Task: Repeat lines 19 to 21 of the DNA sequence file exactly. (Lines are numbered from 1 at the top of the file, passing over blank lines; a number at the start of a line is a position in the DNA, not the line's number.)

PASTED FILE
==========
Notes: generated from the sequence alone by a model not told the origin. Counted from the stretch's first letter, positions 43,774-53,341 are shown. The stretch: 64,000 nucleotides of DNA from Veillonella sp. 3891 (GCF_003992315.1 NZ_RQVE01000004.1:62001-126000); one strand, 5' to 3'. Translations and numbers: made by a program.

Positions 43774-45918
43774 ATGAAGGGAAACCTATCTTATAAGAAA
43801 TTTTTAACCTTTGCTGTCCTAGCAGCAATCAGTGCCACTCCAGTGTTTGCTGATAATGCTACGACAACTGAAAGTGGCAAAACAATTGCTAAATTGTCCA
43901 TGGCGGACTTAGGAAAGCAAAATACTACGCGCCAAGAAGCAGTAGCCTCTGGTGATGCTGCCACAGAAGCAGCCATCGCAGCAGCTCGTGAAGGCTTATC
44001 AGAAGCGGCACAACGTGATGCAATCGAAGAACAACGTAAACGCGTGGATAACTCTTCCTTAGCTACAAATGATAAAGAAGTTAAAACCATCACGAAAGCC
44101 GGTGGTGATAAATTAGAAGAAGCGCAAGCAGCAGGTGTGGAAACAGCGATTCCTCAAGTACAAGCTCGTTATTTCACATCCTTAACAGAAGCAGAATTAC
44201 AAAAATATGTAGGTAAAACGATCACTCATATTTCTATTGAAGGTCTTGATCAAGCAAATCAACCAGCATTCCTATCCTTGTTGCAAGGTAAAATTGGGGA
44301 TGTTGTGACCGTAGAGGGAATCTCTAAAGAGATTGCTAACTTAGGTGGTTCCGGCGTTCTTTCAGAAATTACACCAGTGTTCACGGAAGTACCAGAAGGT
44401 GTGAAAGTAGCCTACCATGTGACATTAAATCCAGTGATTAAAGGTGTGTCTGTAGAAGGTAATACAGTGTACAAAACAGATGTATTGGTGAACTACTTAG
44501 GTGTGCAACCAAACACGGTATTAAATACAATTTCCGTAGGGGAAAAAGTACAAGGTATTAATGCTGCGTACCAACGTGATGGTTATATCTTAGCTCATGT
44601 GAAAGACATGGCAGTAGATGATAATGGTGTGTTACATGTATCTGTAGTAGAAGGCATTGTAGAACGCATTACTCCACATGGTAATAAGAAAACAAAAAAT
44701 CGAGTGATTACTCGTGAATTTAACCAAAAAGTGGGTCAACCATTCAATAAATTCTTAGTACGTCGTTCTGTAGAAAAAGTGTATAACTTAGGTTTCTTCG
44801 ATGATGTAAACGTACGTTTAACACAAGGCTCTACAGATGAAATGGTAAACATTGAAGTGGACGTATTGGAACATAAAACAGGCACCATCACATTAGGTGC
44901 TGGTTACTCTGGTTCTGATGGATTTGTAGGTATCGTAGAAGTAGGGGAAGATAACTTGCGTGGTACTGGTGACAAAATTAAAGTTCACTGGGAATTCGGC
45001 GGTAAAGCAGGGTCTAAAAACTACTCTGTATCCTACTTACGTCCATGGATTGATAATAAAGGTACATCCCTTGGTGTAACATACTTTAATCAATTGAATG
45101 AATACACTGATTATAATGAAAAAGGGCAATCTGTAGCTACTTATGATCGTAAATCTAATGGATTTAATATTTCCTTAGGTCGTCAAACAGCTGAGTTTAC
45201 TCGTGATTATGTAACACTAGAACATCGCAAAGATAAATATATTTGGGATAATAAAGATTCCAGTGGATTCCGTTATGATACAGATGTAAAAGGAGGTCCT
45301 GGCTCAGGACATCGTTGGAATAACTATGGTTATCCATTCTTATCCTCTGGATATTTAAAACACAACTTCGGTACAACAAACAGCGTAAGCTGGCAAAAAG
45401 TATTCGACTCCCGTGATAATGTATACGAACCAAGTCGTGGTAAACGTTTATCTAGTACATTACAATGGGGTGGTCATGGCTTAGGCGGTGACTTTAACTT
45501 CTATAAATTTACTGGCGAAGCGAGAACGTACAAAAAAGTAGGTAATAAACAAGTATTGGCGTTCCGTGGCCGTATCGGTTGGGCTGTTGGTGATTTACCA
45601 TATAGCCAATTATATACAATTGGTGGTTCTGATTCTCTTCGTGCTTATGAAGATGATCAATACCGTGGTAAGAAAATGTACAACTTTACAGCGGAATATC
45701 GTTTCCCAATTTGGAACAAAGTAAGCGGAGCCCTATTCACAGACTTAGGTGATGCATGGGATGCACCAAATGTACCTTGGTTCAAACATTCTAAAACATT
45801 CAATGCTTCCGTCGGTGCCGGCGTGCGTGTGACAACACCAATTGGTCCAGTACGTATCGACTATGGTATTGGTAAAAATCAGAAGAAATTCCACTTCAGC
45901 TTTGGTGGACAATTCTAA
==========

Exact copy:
45301 GGCTCAGGACATCGTTGGAATAACTATGGTTATCCATTCTTATCCTCTGGATATTTAAAACACAACTTCGGTACAACAAACAGCGTAAGCTGGCAAAAAG
45401 TATTCGACTCCCGTGATAATGTATACGAACCAAGTCGTGGTAAACGTTTATCTAGTACATTACAATGGGGTGGTCATGGCTTAGGCGGTGACTTTAACTT
45501 CTATAAATTTACTGGCGAAGCGAGAACGTACAAAAAAGTAGGTAATAAACAAGTATTGGCGTTCCGTGGCCGTATCGGTTGGGCTGTTGGTGATTTACCA